There are various ways to terminate child support, including the child reaching the age of adulthood for your particular state. Child support can also terminate when a child gets married, enters in the armed services, and other reasons that vary by state. Every state is different so make sure you contact a Pawleys Island child support termination attorney to determine the methods to terminate child support in your state.
Failure to visit or see your child does not terminate your obligation to pay child support. There are instances however where the court may relieve the non-custodial parent of their obligation to pay child support, for instance when a child seeks emancipation. A Pawleys Island family law attorney will assist you in determining whether or not you can try to terminate child support or not.
In legal practice, experience matters. An experienced attorney will likely have handled issues similar to yours many, many times. Therefore, after listening to your situation, the attorney should have a reasonable idea of the time line for a case like yours and the likely resolution.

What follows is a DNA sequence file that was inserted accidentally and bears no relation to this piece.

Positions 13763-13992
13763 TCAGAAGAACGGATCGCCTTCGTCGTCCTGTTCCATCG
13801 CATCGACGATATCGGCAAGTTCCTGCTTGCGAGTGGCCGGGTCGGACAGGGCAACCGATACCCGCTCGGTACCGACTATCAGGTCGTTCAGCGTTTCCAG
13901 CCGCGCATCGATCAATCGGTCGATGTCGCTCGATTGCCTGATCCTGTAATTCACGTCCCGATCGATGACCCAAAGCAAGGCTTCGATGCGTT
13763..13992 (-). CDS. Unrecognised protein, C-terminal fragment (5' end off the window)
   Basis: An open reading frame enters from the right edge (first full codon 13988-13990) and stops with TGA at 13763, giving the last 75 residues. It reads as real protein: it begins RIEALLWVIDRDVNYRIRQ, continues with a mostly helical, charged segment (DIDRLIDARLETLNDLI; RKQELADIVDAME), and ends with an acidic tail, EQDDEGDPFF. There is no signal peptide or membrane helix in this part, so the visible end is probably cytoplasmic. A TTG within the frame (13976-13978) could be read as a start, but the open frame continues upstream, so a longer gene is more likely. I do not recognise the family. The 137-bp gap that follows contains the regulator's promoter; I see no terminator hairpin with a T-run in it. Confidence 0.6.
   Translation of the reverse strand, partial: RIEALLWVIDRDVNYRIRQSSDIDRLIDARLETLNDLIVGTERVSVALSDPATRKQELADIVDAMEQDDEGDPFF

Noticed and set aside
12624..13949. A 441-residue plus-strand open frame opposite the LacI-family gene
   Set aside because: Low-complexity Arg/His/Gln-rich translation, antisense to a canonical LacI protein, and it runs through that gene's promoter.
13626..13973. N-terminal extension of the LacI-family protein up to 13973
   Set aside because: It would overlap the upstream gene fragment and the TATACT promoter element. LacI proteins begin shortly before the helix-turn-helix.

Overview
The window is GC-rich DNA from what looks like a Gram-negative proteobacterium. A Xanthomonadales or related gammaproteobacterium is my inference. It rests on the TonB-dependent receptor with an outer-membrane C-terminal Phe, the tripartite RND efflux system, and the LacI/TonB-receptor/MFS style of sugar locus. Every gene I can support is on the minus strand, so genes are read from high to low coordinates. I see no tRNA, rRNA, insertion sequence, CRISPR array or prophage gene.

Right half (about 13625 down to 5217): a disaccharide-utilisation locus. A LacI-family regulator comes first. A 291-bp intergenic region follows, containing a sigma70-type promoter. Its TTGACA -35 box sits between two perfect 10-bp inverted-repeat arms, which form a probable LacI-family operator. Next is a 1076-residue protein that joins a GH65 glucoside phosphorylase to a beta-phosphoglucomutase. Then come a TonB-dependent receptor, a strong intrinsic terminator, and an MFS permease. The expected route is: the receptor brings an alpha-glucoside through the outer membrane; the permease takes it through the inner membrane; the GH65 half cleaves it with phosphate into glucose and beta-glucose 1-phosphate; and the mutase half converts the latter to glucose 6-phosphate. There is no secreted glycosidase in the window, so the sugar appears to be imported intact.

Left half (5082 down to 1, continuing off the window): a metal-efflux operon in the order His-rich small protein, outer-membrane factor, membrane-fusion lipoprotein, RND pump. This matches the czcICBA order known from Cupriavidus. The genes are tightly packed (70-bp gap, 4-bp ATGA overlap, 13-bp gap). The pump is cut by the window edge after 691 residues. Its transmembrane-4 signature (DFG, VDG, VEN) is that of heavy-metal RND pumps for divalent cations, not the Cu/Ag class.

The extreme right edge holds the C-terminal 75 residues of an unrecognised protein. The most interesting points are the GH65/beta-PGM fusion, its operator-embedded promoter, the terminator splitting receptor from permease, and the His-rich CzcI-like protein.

Prepare for your consultation by writing down notes of your understanding of the case, jot down questions and concerns for the attorney, and gather your documents. Remember that you are trying to get a sense of whether the attorney has your trust and can help you address your legal issues. Questions should include how the attorney intends to resolve your issue, how many years he/she has been practicing law and specifically practicing in your area, as well as how many cases similar to yours the attorney has handled. It can also be helpful to broach the subject of fees so that you understand the likely cost and structure of your representation by a specific attorney and/or legal team.
For most consumer legal issues, the size of the practice is much less important than the experience, competence, and reputation of the attorney(s) handling your case. Among the most important factors when choosing an attorney are your comfort level with the attorney or practice and the attorney's track record in bringing about quick, successful resolutions to cases similar to yours.
Affidavit - A sworn written statement made under oath. An affidavit is meant to be a supporting document to the court assisting in the verification of certain facts. An affidavit may or may not require notarization.
Lead Counsel's objective process independently verifies attorney records, conferring with state bars across the country and conducting annual reviews to confirm that the attorney practices in the legal categories as indicated, possesses a valid bar license, and is eligible to practice in the specific jurisdiction.